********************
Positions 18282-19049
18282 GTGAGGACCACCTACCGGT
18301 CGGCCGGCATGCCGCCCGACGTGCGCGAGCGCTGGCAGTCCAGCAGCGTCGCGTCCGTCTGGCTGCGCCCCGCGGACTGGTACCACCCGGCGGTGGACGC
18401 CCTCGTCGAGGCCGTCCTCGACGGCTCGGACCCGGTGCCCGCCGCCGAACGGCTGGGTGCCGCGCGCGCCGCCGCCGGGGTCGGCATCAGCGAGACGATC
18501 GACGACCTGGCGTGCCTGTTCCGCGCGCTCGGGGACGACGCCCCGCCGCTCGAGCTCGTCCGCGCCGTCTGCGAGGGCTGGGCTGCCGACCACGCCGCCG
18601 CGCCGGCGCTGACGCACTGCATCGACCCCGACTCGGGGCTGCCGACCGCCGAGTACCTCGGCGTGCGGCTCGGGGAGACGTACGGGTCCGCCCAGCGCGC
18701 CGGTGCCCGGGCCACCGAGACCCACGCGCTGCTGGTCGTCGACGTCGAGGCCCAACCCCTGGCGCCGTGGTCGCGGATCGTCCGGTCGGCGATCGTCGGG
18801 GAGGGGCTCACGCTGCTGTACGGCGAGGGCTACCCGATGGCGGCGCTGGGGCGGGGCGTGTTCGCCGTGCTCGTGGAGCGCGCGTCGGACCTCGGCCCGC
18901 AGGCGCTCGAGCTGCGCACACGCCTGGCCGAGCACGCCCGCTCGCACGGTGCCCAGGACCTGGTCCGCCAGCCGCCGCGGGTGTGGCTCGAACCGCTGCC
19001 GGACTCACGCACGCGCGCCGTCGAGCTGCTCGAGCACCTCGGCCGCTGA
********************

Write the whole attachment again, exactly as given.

Positions 18282-19049
18282 GTGAGGACCACCTACCGGT
18301 CGGCCGGCATGCCGCCCGACGTGCGCGAGCGCTGGCAGTCCAGCAGCGTCGCGTCCGTCTGGCTGCGCCCCGCGGACTGGTACCACCCGGCGGTGGACGC
18401 CCTCGTCGAGGCCGTCCTCGACGGCTCGGACCCGGTGCCCGCCGCCGAACGGCTGGGTGCCGCGCGCGCCGCCGCCGGGGTCGGCATCAGCGAGACGATC
18501 GACGACCTGGCGTGCCTGTTCCGCGCGCTCGGGGACGACGCCCCGCCGCTCGAGCTCGTCCGCGCCGTCTGCGAGGGCTGGGCTGCCGACCACGCCGCCG
18601 CGCCGGCGCTGACGCACTGCATCGACCCCGACTCGGGGCTGCCGACCGCCGAGTACCTCGGCGTGCGGCTCGGGGAGACGTACGGGTCCGCCCAGCGCGC
18701 CGGTGCCCGGGCCACCGAGACCCACGCGCTGCTGGTCGTCGACGTCGAGGCCCAACCCCTGGCGCCGTGGTCGCGGATCGTCCGGTCGGCGATCGTCGGG
18801 GAGGGGCTCACGCTGCTGTACGGCGAGGGCTACCCGATGGCGGCGCTGGGGCGGGGCGTGTTCGCCGTGCTCGTGGAGCGCGCGTCGGACCTCGGCCCGC
18901 AGGCGCTCGAGCTGCGCACACGCCTGGCCGAGCACGCCCGCTCGCACGGTGCCCAGGACCTGGTCCGCCAGCCGCCGCGGGTGTGGCTCGAACCGCTGCC
19001 GGACTCACGCACGCGCGCCGTCGAGCTGCTCGAGCACCTCGGCCGCTGA